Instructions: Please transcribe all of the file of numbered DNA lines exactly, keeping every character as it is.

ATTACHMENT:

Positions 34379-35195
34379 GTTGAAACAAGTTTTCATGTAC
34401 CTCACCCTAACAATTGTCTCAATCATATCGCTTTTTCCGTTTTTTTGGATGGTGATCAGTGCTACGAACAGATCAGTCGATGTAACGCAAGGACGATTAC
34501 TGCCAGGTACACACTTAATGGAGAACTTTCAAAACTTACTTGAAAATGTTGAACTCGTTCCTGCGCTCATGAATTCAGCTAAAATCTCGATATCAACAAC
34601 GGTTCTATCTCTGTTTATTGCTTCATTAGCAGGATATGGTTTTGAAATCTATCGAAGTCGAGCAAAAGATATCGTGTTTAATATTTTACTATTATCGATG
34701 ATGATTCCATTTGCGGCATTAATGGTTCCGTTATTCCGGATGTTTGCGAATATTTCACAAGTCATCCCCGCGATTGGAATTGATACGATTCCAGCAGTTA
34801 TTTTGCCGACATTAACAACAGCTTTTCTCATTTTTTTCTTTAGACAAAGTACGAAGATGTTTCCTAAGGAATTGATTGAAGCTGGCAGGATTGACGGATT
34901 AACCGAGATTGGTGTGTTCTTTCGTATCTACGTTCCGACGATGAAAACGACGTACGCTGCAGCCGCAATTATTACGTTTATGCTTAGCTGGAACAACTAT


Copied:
Positions 34379-35195
34379 GTTGAAACAAGTTTTCATGTAC
34401 CTCACCCTAACAATTGTCTCAATCATATCGCTTTTTCCGTTTTTTTGGATGGTGATCAGTGCTACGAACAGATCAGTCGATGTAACGCAAGGACGATTAC
34501 TGCCAGGTACACACTTAATGGAGAACTTTCAAAACTTACTTGAAAATGTTGAACTCGTTCCTGCGCTCATGAATTCAGCTAAAATCTCGATATCAACAAC
34601 GGTTCTATCTCTGTTTATTGCTTCATTAGCAGGATATGGTTTTGAAATCTATCGAAGTCGAGCAAAAGATATCGTGTTTAATATTTTACTATTATCGATG
34701 ATGATTCCATTTGCGGCATTAATGGTTCCGTTATTCCGGATGTTTGCGAATATTTCACAAGTCATCCCCGCGATTGGAATTGATACGATTCCAGCAGTTA
34801 TTTTGCCGACATTAACAACAGCTTTTCTCATTTTTTTCTTTAGACAAAGTACGAAGATGTTTCCTAAGGAATTGATTGAAGCTGGCAGGATTGACGGATT
34901 AACCGAGATTGGTGTGTTCTTTCGTATCTACGTTCCGACGATGAAAACGACGTACGCTGCAGCCGCAATTATTACGTTTATGCTTAGCTGGAACAACTAT